~$ ./Downloads/ti_cgt_c6000_7.0.4_setup_linux_x86.bin --mode silent --prefix /usr/local/angstrom/arm/ti_cgt_c6000_7.0.4

At this point, we have the ARM cross-compiler and the DSP cross-compiler installed and ready to be used.


Downloading and installing C6Run for DSP Development

  • You should follow these instructions to download the latest C6Run package for stand-alone use.
  • Open a new terminal window, and go into the SDK directory you installed earlier.
     ~$ cd /usr/local/angstrom/arm
    Source the Angstrom SDK environment variables.
     /usr/local/angstrom/arm$ . ./environment-setup
  • Untar the C6Run package into the SDK path.
     /usr/local/angstrom/arm$ tar xzf C6Run_x_yy_zz_ww.tar.gz
    Enter into the C6Run path.
     /usr/local/angstrom/arm$ cd C6Run_x_yy_zz_ww
  • Edit the Rules.mak file to point to the correct install directory for the ARM and DSP compilers. Here is an example version (unzip it), based on the preceding instructions: File:Rules.zip
  • Get the required dependent components.
     /usr/local/angstrom/arm/C6Run_x_yy_zz_ww$ make get_components
  • Edit the platforms/beagleboard/platforms.mak to point to the Angstrom build of the Linux kernel. Here is an example version (unzip it), based on the preceding instructions: File:Platform.zip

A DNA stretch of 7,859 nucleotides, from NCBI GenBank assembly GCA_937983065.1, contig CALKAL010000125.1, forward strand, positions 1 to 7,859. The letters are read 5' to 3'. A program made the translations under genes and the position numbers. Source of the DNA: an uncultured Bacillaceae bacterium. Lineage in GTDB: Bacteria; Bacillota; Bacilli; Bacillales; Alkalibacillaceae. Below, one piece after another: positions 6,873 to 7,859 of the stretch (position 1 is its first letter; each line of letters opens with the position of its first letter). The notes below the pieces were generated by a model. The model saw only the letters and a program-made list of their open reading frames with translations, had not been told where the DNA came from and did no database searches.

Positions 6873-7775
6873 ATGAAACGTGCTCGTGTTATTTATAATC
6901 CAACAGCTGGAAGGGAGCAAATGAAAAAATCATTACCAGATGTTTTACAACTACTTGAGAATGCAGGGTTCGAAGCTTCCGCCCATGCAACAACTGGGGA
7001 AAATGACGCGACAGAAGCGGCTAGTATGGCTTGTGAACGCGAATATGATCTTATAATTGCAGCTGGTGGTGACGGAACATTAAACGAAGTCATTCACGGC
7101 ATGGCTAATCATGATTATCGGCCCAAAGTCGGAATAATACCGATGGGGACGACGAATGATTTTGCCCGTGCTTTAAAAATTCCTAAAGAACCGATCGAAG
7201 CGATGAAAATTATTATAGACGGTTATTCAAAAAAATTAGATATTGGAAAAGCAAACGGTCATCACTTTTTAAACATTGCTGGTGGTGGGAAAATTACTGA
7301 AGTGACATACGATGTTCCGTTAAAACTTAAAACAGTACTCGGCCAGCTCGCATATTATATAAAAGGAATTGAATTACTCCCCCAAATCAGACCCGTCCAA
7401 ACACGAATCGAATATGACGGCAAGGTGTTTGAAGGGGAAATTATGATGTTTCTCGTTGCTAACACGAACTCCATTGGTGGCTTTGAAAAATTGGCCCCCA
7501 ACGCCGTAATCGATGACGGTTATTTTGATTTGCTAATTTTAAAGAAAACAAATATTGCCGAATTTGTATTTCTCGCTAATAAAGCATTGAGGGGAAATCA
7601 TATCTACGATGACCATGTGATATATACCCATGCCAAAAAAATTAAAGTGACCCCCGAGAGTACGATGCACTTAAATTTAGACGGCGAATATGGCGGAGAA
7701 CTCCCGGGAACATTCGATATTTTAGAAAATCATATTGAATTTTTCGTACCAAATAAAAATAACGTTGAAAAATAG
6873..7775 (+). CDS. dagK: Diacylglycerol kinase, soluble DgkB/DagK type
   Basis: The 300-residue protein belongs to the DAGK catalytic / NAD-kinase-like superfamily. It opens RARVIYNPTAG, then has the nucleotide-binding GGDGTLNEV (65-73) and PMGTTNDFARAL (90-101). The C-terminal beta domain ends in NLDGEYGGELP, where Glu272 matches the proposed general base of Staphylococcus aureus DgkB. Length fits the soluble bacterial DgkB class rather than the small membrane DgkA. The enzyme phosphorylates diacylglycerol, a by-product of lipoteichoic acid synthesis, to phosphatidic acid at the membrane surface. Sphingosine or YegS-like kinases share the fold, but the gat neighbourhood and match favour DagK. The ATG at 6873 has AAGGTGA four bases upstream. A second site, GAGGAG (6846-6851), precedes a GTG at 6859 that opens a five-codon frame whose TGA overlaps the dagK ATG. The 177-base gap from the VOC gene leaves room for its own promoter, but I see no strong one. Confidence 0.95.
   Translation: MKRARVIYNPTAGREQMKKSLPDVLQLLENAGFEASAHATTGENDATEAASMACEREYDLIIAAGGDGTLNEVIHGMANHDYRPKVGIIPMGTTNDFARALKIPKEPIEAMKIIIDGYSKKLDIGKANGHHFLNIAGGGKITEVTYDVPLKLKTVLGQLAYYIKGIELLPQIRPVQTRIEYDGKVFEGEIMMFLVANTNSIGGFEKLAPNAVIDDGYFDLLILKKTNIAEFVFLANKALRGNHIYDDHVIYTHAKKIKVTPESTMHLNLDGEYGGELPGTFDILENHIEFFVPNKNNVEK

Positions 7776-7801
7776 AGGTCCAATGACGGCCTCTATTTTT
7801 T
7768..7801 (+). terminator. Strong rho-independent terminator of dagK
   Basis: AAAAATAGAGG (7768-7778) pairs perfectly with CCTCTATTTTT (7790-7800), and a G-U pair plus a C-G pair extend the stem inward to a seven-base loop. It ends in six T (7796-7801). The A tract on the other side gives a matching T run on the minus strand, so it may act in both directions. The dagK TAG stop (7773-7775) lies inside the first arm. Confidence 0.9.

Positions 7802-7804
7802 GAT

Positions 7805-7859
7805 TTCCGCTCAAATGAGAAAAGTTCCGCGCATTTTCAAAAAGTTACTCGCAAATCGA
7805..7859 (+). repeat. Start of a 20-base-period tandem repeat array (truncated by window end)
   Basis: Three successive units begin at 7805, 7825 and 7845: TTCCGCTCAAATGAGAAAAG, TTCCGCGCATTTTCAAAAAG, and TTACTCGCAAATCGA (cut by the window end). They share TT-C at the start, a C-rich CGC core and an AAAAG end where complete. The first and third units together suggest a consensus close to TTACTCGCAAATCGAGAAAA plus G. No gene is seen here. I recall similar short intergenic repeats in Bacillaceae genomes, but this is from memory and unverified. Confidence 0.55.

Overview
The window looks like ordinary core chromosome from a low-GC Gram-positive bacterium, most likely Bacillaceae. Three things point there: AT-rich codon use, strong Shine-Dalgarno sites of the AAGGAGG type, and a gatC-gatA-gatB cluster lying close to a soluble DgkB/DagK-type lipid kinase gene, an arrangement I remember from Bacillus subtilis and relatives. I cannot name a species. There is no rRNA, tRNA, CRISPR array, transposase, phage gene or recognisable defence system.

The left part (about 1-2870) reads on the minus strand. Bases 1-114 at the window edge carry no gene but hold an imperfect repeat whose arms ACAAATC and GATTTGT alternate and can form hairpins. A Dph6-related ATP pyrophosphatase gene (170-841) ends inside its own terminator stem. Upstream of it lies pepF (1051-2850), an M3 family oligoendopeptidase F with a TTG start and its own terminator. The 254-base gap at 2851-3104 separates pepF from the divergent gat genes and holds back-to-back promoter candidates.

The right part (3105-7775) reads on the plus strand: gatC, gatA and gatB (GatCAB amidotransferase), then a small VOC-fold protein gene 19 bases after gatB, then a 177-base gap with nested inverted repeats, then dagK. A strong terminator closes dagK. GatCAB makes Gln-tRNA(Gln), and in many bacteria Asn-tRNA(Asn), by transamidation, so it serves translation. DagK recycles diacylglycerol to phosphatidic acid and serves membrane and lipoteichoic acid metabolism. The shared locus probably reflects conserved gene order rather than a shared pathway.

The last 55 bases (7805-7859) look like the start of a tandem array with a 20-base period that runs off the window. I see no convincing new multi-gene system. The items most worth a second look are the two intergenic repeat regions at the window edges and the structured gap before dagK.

• You can also edit the platforms/beagleboard/platform.mak file to specify the DSP memory map. You simply need to set the DSP_REGION_BASE_ADDR, DSP_REGION_CMEM_SIZE, and DSP_REGION_CODE_SIZE variables. The sum of DSP_REGION_CMEM_SIZE and DSP_REGION_CODE_SIZE specify the total amount of memory, starting at the physical address specified in DSP_REGION_BASE_ADDR, that will be allocated to DSP use (as shared buffer memory and actual DSP code). These values can also be overridden on the command-line during the config step. Based on the values provided here, the kernek bootargs used in u-boot will need to specify what physical memory region the Linux OS uses for itself such that the kernel will not use the physical memory given to the DSP.